Insight and investigations from our expert reporters
Today’s special report from Detroit, “Crunch time for America’s richest union,” takes a close look at the finances of the historic United Auto Workers union.
Over its 76 years, the UAW has built up a more than $1 billion war chest that has proven to be its big stick at the negotiating table and on the political stage.
Most of the UAW’s wealth sits in its strike fund, which stood at $763 million at end 2010. That money can only be used to fund strikes unless UAW representatives approve a change to the constitution, a step possible every four years.
The sheer size of the strike fund hides the weakening of the UAW’s finances, particularly since 2007, a period when the U.S. auto industry nearly collapsed and membership fell by about a fifth.
Wall Street and golf have had a long and storied love affair. And over the years, many a hedge fund manager has given up the trading game to spend more time on the links.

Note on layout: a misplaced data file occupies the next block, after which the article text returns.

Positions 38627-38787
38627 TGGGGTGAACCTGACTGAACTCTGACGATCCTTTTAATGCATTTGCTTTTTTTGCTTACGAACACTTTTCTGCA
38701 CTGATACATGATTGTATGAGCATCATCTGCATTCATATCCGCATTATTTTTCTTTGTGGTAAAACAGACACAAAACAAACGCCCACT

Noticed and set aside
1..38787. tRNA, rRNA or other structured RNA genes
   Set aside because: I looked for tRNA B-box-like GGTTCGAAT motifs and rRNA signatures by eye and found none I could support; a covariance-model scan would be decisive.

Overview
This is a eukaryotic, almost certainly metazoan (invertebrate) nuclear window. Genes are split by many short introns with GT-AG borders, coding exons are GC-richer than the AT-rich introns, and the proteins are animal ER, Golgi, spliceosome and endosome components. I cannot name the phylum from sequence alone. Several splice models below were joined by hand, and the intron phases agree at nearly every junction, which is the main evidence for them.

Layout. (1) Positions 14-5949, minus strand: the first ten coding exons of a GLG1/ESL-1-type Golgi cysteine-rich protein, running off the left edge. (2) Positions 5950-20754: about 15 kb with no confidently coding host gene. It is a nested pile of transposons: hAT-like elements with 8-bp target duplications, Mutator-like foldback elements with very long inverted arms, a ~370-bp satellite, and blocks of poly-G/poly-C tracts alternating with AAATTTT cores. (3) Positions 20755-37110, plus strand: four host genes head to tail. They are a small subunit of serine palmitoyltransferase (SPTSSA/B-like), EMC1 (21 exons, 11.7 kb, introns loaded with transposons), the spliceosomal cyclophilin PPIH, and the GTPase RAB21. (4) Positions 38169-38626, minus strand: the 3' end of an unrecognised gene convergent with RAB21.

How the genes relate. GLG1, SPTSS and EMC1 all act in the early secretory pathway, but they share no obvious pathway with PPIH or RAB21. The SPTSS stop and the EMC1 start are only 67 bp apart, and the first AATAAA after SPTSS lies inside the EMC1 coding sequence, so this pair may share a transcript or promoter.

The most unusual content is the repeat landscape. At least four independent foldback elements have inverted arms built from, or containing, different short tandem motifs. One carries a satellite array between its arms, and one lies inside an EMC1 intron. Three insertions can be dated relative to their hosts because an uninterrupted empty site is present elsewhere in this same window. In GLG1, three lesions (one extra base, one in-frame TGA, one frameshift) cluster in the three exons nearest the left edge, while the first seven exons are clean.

But the revelation that SAC Capital has hired a former institutional stock broker to spend most of his time on prestigious golf courses, schmoozing corporate executives and wealthy investors, is another stark example of what separates hedge fund managers from mere mortal investors. As several securities experts told me, it doesn’t really matter whether or not a corporate executive says anything of real substance to Steve Cohen’s unofficial golf pro, Sam Evans. What matters is that Cohen and his traders are getting the kind of unique and intimate access to corporate executives that ordinary investors can never dream of.